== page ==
How to Make Your Own Marinade
Gather a Few Ingredients to Make This Meat-Enhancing Mixture
Looking for a cheap way to marinate meats? Then, cruise right past the bottled marinades at the store, and make your own instead. Sure, you probably know that the enzymes in marinades break down fibers and tenderize meats. They also enhance the flavor of meats. But that doesn't mean you have to pay high grocery store prices for marinades. Your homemade marinade will serve these two functions just as well as commercial varieties, and you'll save money.
Read on to learn how to make your own marinade.
Gather the Ingredients
To make a marinade, you will need:
- An acid to tenderize: Vinegar works well, but you can also use lemon juice, orange juice, or wine.
- Flavoring: Whatever seasonings or spices you happen to have on hand will suffice.
- Oil: This will hold everything together and add moisture to the meat.
- Salt: This basic seasoning will make the meat juicier and more flavorful.
To prepare your marinade, follow these simple steps:
- Mix three parts of oil for every one part acid used.
- Add in your choice of flavorings and salt to taste.
That's all there is to it. Your marinade is now ready to use.
Tips and Warnings
Always marinate in a nonreactive container like glass, stainless steel, or plastic. Aluminum containers are not suitable for marinating. And before you marinate, pierce the meat with a fork to allow the marinade to penetrate. Do not reuse any marinade that has come into contact with raw meat, unless it has been boiled for at least five minutes.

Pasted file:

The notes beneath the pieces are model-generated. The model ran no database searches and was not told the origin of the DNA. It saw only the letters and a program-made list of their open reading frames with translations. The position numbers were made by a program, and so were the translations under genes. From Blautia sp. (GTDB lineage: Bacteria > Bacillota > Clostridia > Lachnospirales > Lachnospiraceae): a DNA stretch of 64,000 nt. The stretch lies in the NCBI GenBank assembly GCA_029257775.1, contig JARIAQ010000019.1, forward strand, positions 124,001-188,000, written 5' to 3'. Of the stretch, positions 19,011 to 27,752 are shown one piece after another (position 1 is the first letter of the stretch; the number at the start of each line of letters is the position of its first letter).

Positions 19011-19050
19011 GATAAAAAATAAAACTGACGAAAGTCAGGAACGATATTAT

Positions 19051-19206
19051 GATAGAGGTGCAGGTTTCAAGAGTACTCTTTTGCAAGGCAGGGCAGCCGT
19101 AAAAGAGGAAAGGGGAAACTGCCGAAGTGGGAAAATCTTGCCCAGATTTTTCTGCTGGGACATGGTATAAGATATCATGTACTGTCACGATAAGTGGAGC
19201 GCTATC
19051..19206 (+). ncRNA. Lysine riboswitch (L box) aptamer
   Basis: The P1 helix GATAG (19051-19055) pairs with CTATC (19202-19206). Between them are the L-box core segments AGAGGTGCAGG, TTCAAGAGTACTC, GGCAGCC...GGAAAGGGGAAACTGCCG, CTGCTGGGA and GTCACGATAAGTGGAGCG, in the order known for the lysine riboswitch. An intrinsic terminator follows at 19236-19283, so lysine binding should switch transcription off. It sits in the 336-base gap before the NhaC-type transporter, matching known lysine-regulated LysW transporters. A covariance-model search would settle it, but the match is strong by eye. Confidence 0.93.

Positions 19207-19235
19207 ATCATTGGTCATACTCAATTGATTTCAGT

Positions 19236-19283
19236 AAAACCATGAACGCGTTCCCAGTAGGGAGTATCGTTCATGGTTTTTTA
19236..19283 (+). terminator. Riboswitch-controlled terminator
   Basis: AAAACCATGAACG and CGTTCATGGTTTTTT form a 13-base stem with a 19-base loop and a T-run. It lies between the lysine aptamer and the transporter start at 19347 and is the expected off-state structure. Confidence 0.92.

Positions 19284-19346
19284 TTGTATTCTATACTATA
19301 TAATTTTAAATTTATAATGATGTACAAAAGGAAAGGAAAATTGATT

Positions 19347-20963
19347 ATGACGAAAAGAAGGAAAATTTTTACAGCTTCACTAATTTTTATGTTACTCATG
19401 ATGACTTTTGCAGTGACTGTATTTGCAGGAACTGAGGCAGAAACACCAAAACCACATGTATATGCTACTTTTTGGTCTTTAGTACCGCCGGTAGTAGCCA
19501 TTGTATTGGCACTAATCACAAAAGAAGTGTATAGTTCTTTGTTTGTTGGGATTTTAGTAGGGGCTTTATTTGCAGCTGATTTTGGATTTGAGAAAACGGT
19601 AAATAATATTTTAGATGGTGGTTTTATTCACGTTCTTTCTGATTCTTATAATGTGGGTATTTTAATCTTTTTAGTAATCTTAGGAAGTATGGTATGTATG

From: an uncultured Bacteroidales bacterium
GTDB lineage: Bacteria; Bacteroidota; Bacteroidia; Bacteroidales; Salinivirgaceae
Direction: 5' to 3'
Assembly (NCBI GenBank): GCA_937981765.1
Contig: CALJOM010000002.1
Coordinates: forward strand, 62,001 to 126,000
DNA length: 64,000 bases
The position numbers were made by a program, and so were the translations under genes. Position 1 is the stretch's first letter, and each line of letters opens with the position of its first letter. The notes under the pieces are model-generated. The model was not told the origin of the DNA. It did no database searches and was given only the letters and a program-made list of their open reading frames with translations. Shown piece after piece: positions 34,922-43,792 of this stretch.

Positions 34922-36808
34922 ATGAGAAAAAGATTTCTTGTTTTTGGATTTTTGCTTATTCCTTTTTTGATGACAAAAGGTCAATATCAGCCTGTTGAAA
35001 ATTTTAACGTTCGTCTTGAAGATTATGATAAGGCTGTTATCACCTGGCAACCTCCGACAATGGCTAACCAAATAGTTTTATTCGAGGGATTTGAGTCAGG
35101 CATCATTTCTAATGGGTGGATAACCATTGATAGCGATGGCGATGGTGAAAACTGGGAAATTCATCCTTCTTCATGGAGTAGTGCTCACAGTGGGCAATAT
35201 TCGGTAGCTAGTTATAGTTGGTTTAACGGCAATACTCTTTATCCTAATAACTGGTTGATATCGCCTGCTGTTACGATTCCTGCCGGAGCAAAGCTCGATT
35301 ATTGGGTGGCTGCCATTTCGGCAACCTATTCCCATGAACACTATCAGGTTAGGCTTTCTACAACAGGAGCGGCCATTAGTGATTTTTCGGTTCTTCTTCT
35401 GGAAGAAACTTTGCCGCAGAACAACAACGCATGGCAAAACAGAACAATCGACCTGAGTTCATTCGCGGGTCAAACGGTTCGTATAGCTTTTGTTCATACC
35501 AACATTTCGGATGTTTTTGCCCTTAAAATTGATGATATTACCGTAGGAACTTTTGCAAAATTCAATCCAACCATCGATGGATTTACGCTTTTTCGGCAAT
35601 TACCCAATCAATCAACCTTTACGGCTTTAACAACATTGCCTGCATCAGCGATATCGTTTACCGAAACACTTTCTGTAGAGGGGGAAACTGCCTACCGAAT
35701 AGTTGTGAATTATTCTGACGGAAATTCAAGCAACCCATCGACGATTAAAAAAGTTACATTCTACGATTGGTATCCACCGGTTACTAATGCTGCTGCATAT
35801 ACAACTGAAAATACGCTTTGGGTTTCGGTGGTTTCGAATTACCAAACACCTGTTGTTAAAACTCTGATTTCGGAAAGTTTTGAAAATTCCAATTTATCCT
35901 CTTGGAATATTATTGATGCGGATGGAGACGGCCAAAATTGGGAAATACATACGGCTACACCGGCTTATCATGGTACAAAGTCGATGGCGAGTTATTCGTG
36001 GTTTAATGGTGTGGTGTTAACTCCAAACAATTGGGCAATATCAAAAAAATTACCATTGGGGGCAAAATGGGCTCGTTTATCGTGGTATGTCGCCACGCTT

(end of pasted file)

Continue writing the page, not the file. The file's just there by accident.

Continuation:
Store foods in the refrigerator while they marinate. Fish should not be marinated for more than 30 minutes because the acid will start to cook it. To tenderize meats, allow them to soak in the marinade for up to 24 hours prior to cooking.
Benefits of Making Your Own Marinade
Making your own marinade is, of course, much less expensive than buying a commercial brand at the grocery store, but there are other benefits.
- is preservative-free
- allows you to control the amount of sodium and sugar
- can be customized to your own tastes
- provides a great way to use up/experiment with those seldom-used spices in your collection
Using just a few more ingredients, you can make any number of fancier marinades that will cost a little bit more to create than the basic marinade described above—though still far less than commercial products—and will add intense flavor to a variety of dishes at just pennies a serving. Some options include:
- teriyaki marinade, which is made from soy sauce, water, brown sugar, white vinegar, vegetable oil, green onions, and garlic
- lemon and rosemary marinade, made from these two ingredients, as well as olive oil, garlic, salt, and pepper
- pineapple marinade, made from this fruit, as well as soy sauce, honey, cider vinegar, minced garlic, ginger powder, and powdered cloves
- Greek lamb marinade, made from lemons, olive oil, minced garlic, oregano, thyme, bay leaf, sea salt, and black pepper